Tibaldo: What the law says about pets and animal welfare


THERE is a law enacted by the Senate and House of Representatives of the Philippines in Congress that promotes animal welfare known as Republic Act No. 8485 or the Animal Welfare Act of 1998.

The primary purpose of this Act is to protect and promote the welfare of all animals in the Philippines by supervising end regulating the establishment and operations of all facilities utilized for breeding, maintaining, keeping, treating or training of all animals either as objects of trade or as household pets including birds.

No public utility shall transport any such animals without a written permit from the Director of the Bureau of Animal Industry or authorized representative. Also, there should be no cruel confinement or restraint on such animals while being transported. Any form, of cruelty shall be penalized even if the transporter has obtained a permit from the Director of the Bureau of Animal Industry. Cruelty in transporting includes overcrowding, placing of animals in the trunks or under the hood trunks of vehicles.

The killing of any animal other than cattle, pigs, goats, sheep, poultry, rabbits, carabao, horse, deer and crocodiles is unlawful according to the law except when it is done as part of the religious rituals of an established religion or ritual required by ethnic custom of indigenous cultural communities.

When the pet animal is afflicted with an incurable communicable disease as determined and certified by a duly licensed veterinarians and when the killing is deemed necessary to put an end to the misery suffered by the animal as determined and certified by a duly licensed veterinarian, the restriction may be effected. Other exemptions to said law is applied when it is done to prevent an imminent danger to the life or limb of a human being, when done for the purpose of animal population control, when animal is killed after it has been used in authorized research or experiments determined and certified by a licensed veterinarian. In all the above mentioned cases, including those of cattle, pigs, goats, sheep, poultry, rabbits, carabao, deer and crocodiles, the killing of the animals shall be done through humane procedures at all times.

For this purpose, humane procedures shall mean use of the most scientific methods available as may be determined and approved by the tasked committee composed of representatives from government and private organizations. Said committee shall be composed of the official representatives of the Department of Interior and Local Government (DILG), Department of Education, Culture and Sports, DA-Bureau of Animal Industry, DENR- Protected Areas and Wildlife Bureau, DA- National Meat Inspection Commission , DA-Agriculture Training Institute, Philippine Veterinary Medical Association, Veterinary Practitioners Association of the Philippines, Philippine Animal Hospital Association and private organizations such as the Philippine Animal Welfare Society or PAWS.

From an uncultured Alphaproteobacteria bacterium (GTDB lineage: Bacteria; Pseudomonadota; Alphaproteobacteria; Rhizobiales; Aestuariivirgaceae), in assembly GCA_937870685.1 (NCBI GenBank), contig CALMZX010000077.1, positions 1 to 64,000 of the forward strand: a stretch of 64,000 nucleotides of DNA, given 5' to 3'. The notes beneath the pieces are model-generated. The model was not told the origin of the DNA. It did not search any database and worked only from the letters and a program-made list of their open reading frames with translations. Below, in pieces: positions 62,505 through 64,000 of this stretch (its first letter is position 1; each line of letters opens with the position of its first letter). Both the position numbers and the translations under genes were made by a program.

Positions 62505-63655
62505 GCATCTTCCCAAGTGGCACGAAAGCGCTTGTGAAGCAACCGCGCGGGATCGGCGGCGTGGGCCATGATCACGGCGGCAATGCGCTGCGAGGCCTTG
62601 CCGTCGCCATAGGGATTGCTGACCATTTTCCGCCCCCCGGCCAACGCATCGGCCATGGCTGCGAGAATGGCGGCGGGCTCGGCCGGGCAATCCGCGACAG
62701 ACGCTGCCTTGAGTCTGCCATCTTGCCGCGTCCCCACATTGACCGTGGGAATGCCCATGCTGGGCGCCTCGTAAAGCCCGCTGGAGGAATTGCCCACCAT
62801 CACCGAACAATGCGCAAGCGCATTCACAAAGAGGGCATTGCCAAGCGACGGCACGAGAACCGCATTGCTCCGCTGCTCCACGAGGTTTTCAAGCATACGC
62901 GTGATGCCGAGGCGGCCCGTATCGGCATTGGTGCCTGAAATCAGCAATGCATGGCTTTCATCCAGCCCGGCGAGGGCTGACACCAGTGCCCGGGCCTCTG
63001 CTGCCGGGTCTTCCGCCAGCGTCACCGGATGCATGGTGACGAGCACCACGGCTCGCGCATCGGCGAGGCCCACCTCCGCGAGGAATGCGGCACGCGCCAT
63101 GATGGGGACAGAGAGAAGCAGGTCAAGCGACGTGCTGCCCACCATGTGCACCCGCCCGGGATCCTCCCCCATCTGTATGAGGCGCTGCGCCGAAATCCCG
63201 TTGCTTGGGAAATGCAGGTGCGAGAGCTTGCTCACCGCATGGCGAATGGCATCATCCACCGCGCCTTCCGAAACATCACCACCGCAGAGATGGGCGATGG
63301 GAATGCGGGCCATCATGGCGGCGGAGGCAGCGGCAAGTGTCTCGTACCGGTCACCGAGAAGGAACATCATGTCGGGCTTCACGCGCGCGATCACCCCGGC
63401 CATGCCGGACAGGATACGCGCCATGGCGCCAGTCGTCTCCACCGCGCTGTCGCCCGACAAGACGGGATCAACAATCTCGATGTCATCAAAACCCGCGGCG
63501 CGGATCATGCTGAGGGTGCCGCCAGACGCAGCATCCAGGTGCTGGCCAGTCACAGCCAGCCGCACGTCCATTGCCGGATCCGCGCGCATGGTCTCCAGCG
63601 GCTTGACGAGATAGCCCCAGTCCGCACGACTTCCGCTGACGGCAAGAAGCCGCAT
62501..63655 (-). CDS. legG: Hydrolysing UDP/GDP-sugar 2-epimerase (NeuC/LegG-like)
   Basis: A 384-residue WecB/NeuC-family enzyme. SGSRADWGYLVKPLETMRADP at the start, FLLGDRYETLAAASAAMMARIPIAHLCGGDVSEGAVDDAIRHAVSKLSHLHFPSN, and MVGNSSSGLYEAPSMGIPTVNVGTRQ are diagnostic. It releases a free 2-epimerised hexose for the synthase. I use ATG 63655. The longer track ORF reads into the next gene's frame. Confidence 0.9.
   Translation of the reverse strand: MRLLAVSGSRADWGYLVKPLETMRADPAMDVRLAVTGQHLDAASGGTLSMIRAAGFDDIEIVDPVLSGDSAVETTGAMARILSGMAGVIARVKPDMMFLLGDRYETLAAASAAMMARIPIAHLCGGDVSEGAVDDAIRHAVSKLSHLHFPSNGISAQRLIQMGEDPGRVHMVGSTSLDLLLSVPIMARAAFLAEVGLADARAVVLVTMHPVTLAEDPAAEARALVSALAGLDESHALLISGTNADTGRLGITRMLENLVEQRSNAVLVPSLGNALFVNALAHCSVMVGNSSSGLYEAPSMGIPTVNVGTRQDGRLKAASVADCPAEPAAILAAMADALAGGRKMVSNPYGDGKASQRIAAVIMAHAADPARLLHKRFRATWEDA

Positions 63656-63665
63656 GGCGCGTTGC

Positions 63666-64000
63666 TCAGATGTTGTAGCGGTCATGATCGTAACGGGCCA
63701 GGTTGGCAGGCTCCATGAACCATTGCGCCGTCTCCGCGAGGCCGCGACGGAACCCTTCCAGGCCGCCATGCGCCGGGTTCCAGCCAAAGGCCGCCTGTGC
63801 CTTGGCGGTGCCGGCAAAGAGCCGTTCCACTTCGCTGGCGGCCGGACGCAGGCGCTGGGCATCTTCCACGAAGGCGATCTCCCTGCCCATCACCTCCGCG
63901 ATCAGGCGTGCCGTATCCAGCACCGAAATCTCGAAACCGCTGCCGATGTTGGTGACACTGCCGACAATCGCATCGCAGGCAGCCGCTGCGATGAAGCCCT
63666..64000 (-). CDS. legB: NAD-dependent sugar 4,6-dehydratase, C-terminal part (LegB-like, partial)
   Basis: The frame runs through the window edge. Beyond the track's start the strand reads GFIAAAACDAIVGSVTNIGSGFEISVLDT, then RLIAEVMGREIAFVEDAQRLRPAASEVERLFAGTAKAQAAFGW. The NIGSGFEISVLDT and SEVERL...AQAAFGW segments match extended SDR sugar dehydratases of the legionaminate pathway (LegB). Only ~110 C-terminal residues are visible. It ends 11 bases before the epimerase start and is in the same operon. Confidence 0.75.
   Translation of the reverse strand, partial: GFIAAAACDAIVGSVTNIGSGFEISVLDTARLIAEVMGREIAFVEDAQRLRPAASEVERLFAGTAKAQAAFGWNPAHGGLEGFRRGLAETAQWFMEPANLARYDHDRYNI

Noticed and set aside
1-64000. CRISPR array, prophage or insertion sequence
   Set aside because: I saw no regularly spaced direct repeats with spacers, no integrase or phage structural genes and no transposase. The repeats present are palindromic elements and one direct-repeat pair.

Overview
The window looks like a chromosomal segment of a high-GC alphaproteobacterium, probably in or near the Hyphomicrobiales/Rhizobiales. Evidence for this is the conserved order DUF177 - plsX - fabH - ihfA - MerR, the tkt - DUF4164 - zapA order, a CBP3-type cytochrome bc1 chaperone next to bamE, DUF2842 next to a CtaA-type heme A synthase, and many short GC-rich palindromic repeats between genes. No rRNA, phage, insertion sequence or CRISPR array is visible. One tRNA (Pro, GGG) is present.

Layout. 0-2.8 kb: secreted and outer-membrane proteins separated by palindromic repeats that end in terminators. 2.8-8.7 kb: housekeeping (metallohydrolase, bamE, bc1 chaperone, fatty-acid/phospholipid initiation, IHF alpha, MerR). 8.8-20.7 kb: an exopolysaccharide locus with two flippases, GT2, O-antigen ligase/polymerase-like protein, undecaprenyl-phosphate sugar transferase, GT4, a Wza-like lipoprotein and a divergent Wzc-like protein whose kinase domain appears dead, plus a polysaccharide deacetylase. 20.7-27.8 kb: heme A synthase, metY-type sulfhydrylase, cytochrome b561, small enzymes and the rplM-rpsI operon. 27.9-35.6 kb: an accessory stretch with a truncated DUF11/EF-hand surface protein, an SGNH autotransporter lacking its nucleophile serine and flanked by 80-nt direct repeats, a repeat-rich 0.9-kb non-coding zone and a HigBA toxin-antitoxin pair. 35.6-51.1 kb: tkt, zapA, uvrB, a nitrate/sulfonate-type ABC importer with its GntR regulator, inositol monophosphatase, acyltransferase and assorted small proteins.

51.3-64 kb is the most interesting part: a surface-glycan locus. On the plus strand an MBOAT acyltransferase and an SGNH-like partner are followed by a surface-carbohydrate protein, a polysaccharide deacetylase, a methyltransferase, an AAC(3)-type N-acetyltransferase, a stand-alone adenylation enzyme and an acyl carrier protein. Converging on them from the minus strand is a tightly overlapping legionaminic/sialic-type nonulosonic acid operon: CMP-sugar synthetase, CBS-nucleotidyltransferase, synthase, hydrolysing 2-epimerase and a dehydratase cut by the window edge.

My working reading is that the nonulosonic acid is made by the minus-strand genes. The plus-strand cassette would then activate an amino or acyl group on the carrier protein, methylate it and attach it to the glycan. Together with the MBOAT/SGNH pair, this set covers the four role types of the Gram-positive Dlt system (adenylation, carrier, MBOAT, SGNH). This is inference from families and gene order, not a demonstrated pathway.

Also, the Act states that under Section 7, it shall be the duty of every person to protect the natural habitat of the wildlife and destruction of same shall be considered as a form of cruelty to animals and its preservation is a way of protecting the animals. Further, any person who violate, any of the provisions of this Act shall, upon conviction by final judgment, be punished by imprisonment of not less than six (6) months nor more than two (2) years or a fine of not less than One thousand pesos (P1,000) nor more than Five thousand pesos (P5,000) or both at the discretion of the court. If the violation is committed by a juridical person, the officer responsible therefore shall serve the imprisonment when imposed. If violation is committed by an alien, he or she shall be immediately deported after serviced sentence without any further proceedings.

During the recent film festival, controversy arose about part of a film entry that had a scene showing animal cruelty and slaughtering and possibly eating of a dog which accordingly generated negative feedback prompting organizers to consider pulling out and withdrawing its award. As a result, some mediation and legal consultations were made to resolve the issue.

What seems to be clear here is that the organizers of the film fest have no legal competence to decide on the matter and they only acted on "good faith". Unless it is a documentary, I suppose artistic license may not apply to something that is too sensitive like involving a dog to be sacrificed. Not everyone may agree that dogs are man’s best friend but we must understand that there are certain groups who care for these animals and besides, it is already in our judicial system.
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